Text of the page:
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  Project Management Methodology


 
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Project Management Methodology

In the same way that a trained and experienced project manager is essential for the successful implementation of a large project, it is also essential that a formal project management methodology is used. There are many such methodologies but the one used here is the UK Government's Prince2 .

Prince was first developed by what is now the Office of Government Commerce (OGC), in 1989, as a UK Government standard for IT project management. The website at http://www.ogc.gov.uk/prince/index.htm gives a good general overview of project management methodology that fits well with the change management components in this document. The key parts of a project management methodology are:

  • project definition - as in the Business Case
  • action plans - who does what and when
  • results plans - what results (and "deliverables") are produced by which actions and when
  • definitions of roles - who is responsible for what

Formal project management is the mechanism that the change project rests upon. The difference between change management and project management is that change management also includes some components that are more people focused, communications orientated, psychological and motivational. Project management is a subset of change management but generic, and not inherently focused on behavioural, process or cultural change - i.e. people change. Change management is fundamentally concerned with execution and focuses upon people issues i.e. getting people to make the changes or, at least, not be a barrier to change.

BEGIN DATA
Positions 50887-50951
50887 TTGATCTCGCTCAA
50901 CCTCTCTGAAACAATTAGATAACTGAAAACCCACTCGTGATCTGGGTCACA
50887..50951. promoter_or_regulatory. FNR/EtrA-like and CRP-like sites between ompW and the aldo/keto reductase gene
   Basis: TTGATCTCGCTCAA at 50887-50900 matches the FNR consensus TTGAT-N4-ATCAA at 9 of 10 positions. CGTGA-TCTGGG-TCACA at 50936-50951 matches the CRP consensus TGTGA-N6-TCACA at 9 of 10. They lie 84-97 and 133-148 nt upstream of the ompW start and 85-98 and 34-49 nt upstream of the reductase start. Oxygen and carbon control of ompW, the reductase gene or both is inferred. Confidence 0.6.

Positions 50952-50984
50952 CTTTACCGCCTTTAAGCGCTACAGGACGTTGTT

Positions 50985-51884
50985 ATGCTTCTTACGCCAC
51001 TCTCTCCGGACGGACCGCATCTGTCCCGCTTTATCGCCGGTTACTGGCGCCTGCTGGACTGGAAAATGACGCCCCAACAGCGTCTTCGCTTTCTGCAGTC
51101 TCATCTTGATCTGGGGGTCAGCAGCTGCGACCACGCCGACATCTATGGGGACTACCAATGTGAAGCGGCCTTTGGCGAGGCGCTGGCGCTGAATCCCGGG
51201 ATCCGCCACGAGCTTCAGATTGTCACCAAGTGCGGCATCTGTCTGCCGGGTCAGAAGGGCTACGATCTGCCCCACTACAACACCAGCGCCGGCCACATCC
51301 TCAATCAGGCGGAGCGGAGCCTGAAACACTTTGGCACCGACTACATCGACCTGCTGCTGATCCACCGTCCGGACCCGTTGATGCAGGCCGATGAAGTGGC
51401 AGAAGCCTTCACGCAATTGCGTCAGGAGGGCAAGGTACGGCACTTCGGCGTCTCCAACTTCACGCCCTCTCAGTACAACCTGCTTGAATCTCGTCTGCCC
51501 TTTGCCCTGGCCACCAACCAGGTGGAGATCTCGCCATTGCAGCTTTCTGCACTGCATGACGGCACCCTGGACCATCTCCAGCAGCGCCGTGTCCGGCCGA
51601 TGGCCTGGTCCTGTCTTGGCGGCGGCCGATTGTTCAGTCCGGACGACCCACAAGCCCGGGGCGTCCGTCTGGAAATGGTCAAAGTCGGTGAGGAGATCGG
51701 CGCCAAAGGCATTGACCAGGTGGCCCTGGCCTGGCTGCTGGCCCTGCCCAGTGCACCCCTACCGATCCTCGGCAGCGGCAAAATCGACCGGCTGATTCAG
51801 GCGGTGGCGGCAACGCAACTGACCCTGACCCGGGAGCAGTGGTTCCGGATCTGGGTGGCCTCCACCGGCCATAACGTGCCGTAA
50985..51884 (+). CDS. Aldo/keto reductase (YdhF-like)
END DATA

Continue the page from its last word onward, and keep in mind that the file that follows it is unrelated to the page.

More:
The likely consequences of not using a formal project management methodology will be:

  • actions are not planned so part of the implementation ends up waiting around for another part
  • the amount of resource needed is miscalculated - and this includes incorrect estimates for change management itself
  • staff are not sure what they should do and when (including the project manager)
  • actions do not get carried out on time or even at all
  • the project becomes late, or stops; time and money is wasted; and citizen service levels suffer

results do not happen or do not get recorded

  • project successes are not broadcast
  • change happens more slowly, on a lesser scale, at more cost or not at all

 

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